The development of medieval medical ethics
By Darrel W. Amundsen
PhD Dissertation, University of British Columbia, 1980
Abstract: In classical antiquity there were no restrictions on who could practise medicine. There were no enforceable professional standards. The physician sold his services at his own discretion to those who asked and paid for treatment; he exercised his art as he wished. In the early Christian centuries Christian charity and moral principles effected some significant changes in the perception of medical ethics and suggested a responsibility to exercise compassion and extend charity. Yet it is not until the late Middle Ages that we can speak of the development of a clearly-defined medical deontology and professional ethics resulting from two factors:
1) The development of licensure requirements (whether imposed by external authority or obtained by medical guilds) which reflects a fundamental change in the very basis for the practice of medicine from a right to a privilege, with specific obligations attached to that privilege.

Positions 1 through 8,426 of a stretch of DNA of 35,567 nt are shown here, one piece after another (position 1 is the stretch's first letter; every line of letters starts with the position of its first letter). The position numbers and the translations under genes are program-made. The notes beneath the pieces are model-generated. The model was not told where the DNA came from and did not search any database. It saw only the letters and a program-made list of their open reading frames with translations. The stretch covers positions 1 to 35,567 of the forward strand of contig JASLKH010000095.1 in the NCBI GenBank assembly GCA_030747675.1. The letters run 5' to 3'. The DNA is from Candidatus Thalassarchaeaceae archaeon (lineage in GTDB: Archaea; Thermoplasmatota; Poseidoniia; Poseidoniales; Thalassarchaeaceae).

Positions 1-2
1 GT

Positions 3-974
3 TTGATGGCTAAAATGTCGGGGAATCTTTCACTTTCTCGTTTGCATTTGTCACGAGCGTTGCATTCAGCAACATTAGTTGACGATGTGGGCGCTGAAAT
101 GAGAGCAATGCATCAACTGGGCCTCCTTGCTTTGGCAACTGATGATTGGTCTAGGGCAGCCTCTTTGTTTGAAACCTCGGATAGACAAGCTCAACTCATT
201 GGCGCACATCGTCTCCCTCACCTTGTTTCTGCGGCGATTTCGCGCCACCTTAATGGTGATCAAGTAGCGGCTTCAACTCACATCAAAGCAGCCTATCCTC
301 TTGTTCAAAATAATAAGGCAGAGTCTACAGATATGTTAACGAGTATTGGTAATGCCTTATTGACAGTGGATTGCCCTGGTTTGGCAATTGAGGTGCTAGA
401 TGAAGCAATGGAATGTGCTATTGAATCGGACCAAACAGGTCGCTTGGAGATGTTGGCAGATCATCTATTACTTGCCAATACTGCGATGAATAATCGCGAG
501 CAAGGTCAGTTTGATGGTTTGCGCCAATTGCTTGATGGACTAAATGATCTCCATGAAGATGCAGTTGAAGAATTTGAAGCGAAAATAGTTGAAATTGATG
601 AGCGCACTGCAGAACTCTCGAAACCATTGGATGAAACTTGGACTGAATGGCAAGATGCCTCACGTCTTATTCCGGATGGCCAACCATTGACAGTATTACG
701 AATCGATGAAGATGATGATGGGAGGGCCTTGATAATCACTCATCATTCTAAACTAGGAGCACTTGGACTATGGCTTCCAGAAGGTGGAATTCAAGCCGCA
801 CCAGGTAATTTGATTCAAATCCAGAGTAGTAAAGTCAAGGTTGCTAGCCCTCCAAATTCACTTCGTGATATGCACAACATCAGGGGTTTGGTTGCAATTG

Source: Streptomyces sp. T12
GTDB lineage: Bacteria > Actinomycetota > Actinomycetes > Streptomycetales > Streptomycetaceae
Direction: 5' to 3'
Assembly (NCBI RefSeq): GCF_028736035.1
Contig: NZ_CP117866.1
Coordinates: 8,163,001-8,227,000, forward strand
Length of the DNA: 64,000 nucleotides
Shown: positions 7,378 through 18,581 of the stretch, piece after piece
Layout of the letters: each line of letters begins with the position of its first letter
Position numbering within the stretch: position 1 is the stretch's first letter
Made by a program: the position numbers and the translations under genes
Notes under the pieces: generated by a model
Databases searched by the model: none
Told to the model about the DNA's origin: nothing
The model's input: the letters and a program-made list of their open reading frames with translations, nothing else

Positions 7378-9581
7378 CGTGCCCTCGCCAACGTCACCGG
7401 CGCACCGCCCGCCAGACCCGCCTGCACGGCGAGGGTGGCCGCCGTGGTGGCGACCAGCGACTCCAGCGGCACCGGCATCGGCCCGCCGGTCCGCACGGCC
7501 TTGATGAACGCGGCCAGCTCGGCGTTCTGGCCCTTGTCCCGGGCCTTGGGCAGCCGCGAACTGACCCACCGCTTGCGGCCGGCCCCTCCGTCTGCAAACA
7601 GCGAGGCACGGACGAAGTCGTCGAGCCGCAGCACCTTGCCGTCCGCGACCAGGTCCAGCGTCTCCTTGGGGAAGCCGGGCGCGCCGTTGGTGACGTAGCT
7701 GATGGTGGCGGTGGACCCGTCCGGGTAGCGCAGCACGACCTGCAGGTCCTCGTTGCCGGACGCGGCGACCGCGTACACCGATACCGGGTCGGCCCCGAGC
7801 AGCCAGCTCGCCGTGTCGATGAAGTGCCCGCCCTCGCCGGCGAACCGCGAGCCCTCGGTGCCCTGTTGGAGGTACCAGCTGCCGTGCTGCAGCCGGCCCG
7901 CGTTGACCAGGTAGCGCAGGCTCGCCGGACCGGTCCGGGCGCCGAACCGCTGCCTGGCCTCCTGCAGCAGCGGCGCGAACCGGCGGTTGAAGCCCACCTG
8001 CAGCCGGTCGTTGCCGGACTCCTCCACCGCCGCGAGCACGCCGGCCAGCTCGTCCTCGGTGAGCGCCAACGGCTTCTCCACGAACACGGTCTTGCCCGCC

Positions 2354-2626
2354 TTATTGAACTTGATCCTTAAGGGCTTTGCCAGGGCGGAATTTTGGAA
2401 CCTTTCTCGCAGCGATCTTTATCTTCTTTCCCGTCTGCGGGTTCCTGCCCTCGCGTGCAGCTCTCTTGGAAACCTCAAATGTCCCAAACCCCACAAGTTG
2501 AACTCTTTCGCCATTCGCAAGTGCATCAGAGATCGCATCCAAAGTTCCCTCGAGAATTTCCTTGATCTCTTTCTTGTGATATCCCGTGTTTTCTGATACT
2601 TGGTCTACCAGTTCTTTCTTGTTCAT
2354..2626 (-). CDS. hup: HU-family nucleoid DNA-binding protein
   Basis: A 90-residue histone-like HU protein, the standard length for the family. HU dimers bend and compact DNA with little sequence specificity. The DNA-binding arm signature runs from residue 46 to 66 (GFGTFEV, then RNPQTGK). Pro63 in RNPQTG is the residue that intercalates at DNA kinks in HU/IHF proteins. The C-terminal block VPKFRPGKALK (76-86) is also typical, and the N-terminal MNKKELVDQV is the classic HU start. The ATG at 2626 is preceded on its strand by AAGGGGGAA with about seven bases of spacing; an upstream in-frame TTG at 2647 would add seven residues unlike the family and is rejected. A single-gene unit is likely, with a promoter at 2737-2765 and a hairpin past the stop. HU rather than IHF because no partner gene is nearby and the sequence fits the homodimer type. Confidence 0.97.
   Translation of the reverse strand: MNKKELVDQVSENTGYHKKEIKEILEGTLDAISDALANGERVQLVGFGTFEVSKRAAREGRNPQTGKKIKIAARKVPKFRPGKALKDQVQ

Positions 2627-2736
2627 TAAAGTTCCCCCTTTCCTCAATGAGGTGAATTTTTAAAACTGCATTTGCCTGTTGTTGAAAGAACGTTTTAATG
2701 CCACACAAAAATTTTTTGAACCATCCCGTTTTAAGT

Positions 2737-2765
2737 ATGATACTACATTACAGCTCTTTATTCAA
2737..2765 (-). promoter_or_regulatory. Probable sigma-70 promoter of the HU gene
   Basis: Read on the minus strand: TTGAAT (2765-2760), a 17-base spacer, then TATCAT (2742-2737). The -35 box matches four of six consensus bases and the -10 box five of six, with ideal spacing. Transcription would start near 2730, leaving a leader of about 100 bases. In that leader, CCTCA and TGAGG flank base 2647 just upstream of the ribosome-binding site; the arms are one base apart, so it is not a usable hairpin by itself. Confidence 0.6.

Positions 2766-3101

2) The clear definition and expression by casuists of the moral responsibilities of physicians. During the late Middle Ages some physicians wrote treatises on medical etiquette and ethics. When the contents of these treatises are supplemented by guild and university ethics and the moral expectations of the casuists, as well as by the evidence of physicians’ conscientious response to the various outbreaks of pestilential disease in the late Middle Ages, the picture that emerges is of relatively high ethical standards circumscribed by, and in part the result of, clearly-delineated expectations of ecclesiastical authority and the secular community.